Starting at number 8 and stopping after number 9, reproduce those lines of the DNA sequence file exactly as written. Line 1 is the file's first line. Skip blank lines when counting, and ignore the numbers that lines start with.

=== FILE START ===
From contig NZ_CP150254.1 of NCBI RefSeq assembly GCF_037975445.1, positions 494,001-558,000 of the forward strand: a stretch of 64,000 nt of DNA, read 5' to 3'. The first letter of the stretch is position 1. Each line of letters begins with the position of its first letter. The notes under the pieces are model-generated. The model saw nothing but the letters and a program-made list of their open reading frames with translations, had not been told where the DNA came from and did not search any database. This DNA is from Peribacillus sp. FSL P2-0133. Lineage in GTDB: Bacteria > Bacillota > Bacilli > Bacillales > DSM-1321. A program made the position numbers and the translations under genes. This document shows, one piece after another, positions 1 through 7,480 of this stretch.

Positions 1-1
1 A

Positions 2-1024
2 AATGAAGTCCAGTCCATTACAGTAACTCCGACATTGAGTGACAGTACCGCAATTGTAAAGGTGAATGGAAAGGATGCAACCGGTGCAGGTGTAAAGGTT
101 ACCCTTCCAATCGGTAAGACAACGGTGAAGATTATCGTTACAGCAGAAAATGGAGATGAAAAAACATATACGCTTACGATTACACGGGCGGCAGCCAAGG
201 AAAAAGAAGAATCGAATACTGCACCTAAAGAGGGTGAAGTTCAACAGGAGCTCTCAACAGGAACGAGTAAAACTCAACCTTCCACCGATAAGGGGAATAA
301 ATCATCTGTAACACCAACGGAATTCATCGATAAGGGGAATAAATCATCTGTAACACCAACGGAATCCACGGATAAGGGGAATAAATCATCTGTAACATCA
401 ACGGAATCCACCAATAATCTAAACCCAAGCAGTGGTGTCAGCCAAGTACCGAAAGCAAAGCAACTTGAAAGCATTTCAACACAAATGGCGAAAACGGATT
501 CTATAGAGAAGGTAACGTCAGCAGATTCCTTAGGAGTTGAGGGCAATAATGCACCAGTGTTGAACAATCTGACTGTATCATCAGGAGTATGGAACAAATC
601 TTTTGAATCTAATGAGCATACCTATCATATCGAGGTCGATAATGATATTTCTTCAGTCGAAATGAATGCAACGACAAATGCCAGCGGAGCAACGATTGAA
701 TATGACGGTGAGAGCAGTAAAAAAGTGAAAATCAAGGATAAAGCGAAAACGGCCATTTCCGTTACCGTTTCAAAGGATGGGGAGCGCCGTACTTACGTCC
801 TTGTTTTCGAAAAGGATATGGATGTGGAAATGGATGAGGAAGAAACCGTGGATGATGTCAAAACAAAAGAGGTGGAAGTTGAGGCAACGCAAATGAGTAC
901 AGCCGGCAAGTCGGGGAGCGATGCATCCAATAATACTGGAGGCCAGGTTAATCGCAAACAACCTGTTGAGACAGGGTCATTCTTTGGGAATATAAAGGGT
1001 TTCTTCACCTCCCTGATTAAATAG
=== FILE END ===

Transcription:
301 ATCATCTGTAACACCAACGGAATTCATCGATAAGGGGAATAAATCATCTGTAACACCAACGGAATCCACGGATAAGGGGAATAAATCATCTGTAACATCA
401 ACGGAATCCACCAATAATCTAAACCCAAGCAGTGGTGTCAGCCAAGTACCGAAAGCAAAGCAACTTGAAAGCATTTCAACACAAATGGCGAAAACGGATT